HARTFORD, CT — Just two weeks after the national advocacy organization Children’s Rights took legal action to stop Connecticut officials from shuttering critical foster care prevention services for thousands of vulnerable children statewide, a new progress report on a long-running, court-ordered effort to reform the entire state child welfare system shows Connecticut’s performance headed in the wrong direction on several measures critical to the well-being of abused and neglected kids.
According to the report (PDF), covering the period from July 1 through September 30, 2009, and issued late Tuesday by the independent monitor appointed by a federal court to track the reforms, the Connecticut Department of Children and Families (DCF) is adequately planning for and meeting the basic service needs of only a little more than half the children who depend on it for protection and care.
DCF has also posted a precipitous drop in the percentage of eligible children it is quickly and safely returning home to their parents — from 71.9 percent of the cases studied during the previous review period to 56 percent during this one.
Additionally, despite a court-enforceable agreement negotiated by Children’s Rights and state officials in 2008 that required DCF to undertake a massive foster family recruitment campaign, DCF is currently showing a net loss of 41 foster homes off a baseline taken last year. The agreement, which averted contempt proceedings initiated by Children’s Rights to address DCF’s continued poor performance on this and other measures, called for the state to produce a net gain of 350 foster homes by the end of June 2009.
“DCF has broken one commitment after another to the federal court and to the children it is supposed to serve, promising dramatic improvements in the care and treatment it offers and failing to deliver time and again,” said Ira Lustbader, associate director of Children’s Rights. “The ongoing inability of DCF’s leadership to adequately meet the basic needs of Connecticut’s abused and neglected kids only underscores how deeply unwise it is for state officials to consider further service cuts.”
The reforms reported on by the independent monitor — and the quarterly reports themselves — are required under court orders secured by Children’s Rights and local co-counsel through a class action they brought against the state on behalf of the approximately 6,000 children in the custody of the Connecticut child welfare system and thousands more at risk of entering custody.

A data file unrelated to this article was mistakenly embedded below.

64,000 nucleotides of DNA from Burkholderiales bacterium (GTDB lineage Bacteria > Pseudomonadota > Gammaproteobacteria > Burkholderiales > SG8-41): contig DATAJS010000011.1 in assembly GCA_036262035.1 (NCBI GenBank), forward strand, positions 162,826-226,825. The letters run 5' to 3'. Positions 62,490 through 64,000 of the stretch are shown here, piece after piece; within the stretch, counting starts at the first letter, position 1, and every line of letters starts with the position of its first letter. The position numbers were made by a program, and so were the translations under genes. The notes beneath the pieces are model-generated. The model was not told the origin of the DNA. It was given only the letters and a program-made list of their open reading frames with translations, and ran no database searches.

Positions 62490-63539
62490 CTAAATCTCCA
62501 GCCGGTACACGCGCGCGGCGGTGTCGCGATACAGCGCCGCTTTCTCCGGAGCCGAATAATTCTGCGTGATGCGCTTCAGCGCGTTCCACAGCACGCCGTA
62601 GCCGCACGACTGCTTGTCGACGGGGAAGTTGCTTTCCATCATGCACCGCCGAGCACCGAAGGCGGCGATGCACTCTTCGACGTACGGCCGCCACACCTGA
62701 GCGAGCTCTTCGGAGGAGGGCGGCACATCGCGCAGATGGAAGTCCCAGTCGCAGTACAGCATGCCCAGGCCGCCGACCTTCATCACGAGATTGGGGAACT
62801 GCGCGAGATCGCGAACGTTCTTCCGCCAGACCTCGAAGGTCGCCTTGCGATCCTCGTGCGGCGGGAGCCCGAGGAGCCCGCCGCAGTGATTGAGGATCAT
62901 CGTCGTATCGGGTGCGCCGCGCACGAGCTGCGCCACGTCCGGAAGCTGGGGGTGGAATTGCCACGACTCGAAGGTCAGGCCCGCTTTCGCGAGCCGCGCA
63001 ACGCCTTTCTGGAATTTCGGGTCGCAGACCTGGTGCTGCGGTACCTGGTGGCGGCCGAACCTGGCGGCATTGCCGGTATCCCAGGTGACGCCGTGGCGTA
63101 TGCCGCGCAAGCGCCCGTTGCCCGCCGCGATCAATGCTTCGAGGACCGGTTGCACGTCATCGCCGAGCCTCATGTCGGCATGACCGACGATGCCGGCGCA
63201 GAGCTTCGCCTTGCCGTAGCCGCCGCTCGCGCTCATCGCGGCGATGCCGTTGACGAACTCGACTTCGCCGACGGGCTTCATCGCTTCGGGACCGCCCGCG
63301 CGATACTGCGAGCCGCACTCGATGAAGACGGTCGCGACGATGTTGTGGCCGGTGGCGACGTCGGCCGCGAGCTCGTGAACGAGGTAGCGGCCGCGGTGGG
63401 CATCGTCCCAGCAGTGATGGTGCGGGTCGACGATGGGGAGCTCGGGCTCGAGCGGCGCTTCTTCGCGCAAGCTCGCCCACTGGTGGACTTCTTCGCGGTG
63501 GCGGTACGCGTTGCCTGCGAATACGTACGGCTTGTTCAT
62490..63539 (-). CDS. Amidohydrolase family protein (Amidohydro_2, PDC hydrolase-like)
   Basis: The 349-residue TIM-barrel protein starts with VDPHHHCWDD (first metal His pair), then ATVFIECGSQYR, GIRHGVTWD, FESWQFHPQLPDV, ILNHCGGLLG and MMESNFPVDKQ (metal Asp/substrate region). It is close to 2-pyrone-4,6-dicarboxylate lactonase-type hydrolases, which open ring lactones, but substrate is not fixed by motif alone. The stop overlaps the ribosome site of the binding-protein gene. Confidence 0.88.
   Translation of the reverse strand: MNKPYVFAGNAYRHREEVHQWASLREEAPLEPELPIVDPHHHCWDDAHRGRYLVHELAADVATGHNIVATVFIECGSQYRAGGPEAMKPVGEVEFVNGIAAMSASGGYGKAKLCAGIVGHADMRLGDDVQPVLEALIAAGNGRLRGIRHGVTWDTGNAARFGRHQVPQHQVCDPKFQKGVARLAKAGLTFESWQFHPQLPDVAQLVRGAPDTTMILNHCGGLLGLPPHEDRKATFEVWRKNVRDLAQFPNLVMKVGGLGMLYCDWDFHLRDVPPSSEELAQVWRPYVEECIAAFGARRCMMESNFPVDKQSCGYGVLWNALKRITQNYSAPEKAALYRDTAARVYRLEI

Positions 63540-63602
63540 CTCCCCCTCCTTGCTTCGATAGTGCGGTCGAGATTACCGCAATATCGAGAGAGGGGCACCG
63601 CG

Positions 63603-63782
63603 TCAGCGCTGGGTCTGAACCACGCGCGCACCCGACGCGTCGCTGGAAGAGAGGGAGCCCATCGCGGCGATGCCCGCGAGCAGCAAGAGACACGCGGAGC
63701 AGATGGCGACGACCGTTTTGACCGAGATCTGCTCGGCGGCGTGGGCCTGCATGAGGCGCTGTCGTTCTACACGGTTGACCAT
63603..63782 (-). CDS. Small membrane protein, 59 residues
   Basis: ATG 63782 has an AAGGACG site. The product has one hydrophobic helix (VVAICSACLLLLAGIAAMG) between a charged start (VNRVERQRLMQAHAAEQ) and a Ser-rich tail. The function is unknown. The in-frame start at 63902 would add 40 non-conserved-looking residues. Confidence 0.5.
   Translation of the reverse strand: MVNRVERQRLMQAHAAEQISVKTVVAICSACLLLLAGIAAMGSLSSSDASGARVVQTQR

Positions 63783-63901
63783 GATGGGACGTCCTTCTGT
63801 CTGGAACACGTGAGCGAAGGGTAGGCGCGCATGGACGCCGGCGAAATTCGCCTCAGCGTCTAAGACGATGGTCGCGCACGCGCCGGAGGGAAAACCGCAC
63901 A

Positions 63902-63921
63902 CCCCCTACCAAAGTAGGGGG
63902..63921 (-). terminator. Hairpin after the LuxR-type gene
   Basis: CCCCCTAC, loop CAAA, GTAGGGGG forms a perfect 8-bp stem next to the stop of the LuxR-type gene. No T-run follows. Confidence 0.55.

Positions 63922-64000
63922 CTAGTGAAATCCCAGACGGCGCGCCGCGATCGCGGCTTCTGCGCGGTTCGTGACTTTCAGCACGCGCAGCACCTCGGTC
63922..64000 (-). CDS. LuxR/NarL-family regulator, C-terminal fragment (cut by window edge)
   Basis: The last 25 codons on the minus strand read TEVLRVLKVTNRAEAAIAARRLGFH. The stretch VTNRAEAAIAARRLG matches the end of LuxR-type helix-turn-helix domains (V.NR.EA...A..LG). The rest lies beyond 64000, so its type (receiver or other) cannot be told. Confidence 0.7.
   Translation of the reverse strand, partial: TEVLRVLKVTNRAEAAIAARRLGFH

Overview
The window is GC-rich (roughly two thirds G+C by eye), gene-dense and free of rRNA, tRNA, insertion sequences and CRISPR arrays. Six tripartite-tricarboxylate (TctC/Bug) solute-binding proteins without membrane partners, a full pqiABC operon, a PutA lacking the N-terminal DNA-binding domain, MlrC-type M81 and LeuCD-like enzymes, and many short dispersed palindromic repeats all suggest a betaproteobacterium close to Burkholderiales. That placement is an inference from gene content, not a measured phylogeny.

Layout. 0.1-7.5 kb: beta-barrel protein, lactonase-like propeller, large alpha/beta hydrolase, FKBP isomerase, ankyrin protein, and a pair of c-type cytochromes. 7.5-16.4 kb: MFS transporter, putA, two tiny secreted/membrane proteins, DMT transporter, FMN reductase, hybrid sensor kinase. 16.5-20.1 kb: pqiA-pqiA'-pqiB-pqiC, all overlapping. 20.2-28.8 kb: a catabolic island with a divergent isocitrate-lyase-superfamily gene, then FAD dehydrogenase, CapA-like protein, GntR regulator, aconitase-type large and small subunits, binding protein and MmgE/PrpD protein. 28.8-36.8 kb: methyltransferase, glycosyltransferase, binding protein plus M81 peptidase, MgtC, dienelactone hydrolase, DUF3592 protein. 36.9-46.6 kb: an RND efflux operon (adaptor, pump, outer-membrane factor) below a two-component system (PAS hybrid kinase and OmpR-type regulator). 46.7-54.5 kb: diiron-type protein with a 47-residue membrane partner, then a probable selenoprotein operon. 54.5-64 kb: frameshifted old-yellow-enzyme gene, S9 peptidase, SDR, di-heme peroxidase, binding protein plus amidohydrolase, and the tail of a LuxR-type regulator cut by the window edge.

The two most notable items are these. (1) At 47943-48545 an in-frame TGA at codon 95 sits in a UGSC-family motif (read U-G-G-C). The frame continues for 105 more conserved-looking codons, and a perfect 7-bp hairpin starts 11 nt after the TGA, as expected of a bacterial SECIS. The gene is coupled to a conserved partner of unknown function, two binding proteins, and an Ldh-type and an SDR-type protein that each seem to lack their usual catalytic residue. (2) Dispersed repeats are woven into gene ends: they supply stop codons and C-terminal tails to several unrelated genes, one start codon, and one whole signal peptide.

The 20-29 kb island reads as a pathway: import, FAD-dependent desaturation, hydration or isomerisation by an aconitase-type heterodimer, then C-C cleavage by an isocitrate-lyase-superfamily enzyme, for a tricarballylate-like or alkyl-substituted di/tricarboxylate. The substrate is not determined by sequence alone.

The current court orders under the 1991 settlement of that class action set 22 court-enforceable benchmarks for reform, including measures related to keeping children safe in foster care, quickly and safely reunifying kids with their families or finding them adoptive homes, providing for children’s basic service needs, avoiding overcrowding in foster homes, meeting standards for caseloads and visitation among child welfare workers who monitor kids, and improving outcomes for children who have left state custody.
Although DCF had previously achieved and sustained 17 of the 22 benchmarks, yesterday’s report finds the agency meeting just 15 — the state’s worst performance since Susan Hamilton was appointed commissioner of DCF in June 2007.
Children’s Rights took additional action against the agency on December 8, 2009, asking the federal judge in the ongoing case to block budget cuts ordered unilaterally by Connecticut Governor Jodi Rell that would have closed a successful and widely used family preservation and foster care prevention program to new participants — placing countless children at risk of serious harm.
Although the state agreed at a court hearing on December 16 not to stop intakes into the program for the moment, it has signaled that it will continue to challenge Children’s Rights’ move to keep it open. A hearing on that matter has been scheduled for January 28, 2010.
Steven Frederick of the Stamford law firm Wofsey Rosen Kweskin & Kuriansky serves as the children’s co-counsel on the case.
More information about Children’s Rights’ efforts to reform Connecticut child welfare — and a complete archive of documents related to the case — can be found at www.childrensrights.org/connecticut.